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LebkuchenTaste of Home

Lebkuchen

It's tradition for my family to make these German treats together. The recipe came from my great-grandmother's cookbook, and judging from the amount of requests I get, it has certainly stood the test of time. —Esther Kempker, Jefferson City, Missouri

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Cranberry ConserveTaste of Home

Cranberry Conserve

I'm 95, and I still remember my grandmother from Germany making this lovely, delicious conserve for the holidays. She'd give it to family members and friends. It tastes great served as a relish alongside meat or even spread on biscuits. -Mildred Marsh Banker, Austin, Texas

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German Apple CakeThe musical "Waitress"

German Apple Cake

With the long, cold winters we have here, this German apple cake recipe has warmed many a kitchen. The cake is perfect for breakfast, dessert or as an evening snack. I’ve made it for many parties, and I’ve always received compliments on it. —Grace Reynolds, Bethlehem, Pennsylvania

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Pfeffernuesse Cookies

Pfeffernuesse Cookies

A German holiday tradition, these fragrant cookies pack a warm rush of spices in every bite. Also called peppernuts, they go wonderfully with coffee or tea.—Joanne Nelson, East Stroudsburg, Pennsylvania

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Deluxe German Potato SaladTaste of Home

Deluxe German Potato Salad

I make this salad for all occasions—it goes well with any kind of meat. I often take this salad to potlucks, and there's never any left over. The celery, carrots and dry mustard are a special touch not usually found in traditional German potato salad. —Betty Perkins, Hot Springs, Arkansas

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Fruit-Filled Spritz Cookies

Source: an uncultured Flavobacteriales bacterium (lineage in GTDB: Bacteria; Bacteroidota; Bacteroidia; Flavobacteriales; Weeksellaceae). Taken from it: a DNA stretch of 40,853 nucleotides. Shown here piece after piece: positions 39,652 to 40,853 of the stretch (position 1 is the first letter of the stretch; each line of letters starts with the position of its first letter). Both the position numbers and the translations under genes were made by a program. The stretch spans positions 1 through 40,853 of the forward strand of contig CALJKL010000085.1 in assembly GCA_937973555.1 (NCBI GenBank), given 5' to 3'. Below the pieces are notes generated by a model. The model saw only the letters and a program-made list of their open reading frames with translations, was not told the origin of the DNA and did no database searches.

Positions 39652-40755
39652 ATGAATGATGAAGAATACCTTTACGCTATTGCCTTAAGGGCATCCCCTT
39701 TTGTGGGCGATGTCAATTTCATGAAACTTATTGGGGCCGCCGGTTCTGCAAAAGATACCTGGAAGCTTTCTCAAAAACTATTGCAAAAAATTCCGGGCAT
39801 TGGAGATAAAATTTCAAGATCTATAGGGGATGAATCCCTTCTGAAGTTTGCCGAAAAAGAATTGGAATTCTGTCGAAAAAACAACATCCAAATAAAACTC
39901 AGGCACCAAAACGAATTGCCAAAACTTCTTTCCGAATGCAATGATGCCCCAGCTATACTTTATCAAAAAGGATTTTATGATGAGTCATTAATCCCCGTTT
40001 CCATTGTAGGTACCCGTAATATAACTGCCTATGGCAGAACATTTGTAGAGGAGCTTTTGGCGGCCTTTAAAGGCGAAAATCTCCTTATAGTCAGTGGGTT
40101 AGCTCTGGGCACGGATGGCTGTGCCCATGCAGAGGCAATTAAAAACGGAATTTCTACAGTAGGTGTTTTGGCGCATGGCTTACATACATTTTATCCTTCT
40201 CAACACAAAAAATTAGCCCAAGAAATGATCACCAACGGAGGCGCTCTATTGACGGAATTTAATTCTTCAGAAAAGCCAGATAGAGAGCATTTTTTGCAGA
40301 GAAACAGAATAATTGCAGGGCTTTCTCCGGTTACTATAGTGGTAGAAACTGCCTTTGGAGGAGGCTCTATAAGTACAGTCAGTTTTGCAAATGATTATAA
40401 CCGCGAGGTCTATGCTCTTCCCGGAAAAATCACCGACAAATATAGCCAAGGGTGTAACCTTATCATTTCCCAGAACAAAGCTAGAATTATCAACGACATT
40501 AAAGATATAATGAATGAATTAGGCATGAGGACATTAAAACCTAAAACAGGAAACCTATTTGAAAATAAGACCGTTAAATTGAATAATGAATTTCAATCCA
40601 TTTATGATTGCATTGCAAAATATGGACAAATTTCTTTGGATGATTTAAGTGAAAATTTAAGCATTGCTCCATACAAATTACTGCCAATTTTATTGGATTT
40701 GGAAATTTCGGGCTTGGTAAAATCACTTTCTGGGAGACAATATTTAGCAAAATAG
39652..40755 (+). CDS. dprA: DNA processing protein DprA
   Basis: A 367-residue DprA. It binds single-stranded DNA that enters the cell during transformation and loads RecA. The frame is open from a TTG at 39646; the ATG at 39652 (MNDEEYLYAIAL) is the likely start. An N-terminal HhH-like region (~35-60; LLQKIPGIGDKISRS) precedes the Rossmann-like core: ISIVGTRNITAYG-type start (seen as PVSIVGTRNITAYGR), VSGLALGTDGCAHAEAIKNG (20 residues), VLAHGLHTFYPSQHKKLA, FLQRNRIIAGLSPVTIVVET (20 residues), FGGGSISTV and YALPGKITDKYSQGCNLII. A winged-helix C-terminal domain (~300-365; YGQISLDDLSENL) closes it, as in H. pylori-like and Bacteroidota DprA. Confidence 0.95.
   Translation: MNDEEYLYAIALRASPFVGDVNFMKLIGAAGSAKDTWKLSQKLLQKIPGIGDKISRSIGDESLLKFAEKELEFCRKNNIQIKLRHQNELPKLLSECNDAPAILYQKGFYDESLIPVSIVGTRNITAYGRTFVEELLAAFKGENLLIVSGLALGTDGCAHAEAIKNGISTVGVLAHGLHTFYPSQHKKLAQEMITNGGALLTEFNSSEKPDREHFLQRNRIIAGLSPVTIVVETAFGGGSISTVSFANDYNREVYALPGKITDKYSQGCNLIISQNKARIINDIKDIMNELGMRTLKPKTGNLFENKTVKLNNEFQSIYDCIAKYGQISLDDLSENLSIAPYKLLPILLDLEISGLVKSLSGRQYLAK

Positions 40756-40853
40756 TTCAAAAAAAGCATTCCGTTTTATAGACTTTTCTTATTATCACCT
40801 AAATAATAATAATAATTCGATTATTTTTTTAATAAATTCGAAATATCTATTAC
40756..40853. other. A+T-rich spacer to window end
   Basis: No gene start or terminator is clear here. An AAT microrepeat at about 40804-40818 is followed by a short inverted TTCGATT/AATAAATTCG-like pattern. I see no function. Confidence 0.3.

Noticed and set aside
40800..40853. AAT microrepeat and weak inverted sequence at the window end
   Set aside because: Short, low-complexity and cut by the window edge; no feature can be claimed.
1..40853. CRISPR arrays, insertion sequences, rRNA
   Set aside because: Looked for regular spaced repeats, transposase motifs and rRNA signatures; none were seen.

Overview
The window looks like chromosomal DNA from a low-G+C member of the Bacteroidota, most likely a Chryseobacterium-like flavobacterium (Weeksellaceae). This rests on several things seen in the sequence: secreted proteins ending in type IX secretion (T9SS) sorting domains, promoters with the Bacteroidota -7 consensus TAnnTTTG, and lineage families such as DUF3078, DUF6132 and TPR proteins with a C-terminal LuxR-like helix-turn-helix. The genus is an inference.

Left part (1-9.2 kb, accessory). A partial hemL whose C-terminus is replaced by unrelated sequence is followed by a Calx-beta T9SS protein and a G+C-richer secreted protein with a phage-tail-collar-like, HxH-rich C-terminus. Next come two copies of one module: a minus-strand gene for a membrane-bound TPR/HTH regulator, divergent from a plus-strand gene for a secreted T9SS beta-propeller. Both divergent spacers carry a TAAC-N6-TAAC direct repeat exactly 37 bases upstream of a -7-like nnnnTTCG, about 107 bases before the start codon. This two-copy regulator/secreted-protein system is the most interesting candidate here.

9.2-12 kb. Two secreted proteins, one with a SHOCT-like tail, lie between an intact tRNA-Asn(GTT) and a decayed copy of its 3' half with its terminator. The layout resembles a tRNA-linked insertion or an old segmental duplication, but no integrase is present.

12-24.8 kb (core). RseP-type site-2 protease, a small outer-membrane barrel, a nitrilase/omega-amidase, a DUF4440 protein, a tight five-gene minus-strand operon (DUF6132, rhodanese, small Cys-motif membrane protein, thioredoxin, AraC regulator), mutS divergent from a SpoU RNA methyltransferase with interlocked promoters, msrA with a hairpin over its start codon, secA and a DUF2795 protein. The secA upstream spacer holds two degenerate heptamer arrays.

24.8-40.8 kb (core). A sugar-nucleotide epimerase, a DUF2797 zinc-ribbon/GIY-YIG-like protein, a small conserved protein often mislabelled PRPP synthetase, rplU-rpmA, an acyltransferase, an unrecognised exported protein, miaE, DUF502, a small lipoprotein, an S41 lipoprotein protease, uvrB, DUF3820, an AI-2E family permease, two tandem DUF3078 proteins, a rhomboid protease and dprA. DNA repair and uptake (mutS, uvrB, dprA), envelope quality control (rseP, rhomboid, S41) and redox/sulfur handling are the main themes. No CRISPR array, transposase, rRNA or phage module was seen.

Fruit-Filled Spritz Cookies

From the first time I baked these cookies, they've been a divine success. Old-fashioned and attractive, they make a perfect holiday pastry. —Ingeborg Keith, Newark, Delaware

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Bavarian Pot Roast

Bavarian Pot Roast

Since all my grandparents were German, it's no wonder that so many Bavarian recipes have been handed down to me. Because the Midwest has such a large German population, I feel this recipe represents the area well. —Susan Robertson, Hamilton, Ohio

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Spiced German CookiesTaste of Home

Spiced German Cookies

These buttery spice cookies are a cross between sugar cookies and gingerbread, creating the best of both worlds. —April Drasin, Van Nuys, California

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Oktoberfest Pork RoastTaste of Home

Oktoberfest Pork Roast

This recipe was adapted from one my mom used to make when I was growing up. It has all of our favorite "fall" flavors, such as apples, pork roast, sauerkraut and potatoes. I often coat the slow cooker insert with cooking spray to prevent the potatoes and meat from sticking.—Tonya Swain, Seville, Ohio

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Raspberry Custard Kuchen

Back where I grew up in Wisconsin, people have been baking this German treat for generations. We love it for breakfast or as a special dessert. It's no fuss to fix and impressive to serve. —Virginia Arndt, Sequim, Washington

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Homemade Sauerkraut

You only need two ingredients (and a little patience) to make fresh, zippy homemade sauerkraut at home. Put down that jar and get those brats ready! —Josh Rink, Taste of Home Food Stylist

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Authentic German Potato Salad

This authentic German potato salad recipe came from Speck’s Restaurant, which was a famous eating establishment in St. Louis from the 1920s through the ‘50s. I ate lunch there almost every day and always ordered the potato salad. When the owner learned I was getting married, he gave me the recipe as a wedding gift! —Violette Klevorn, Washington, Missouri

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German PancakeTaste of Home

German Pancake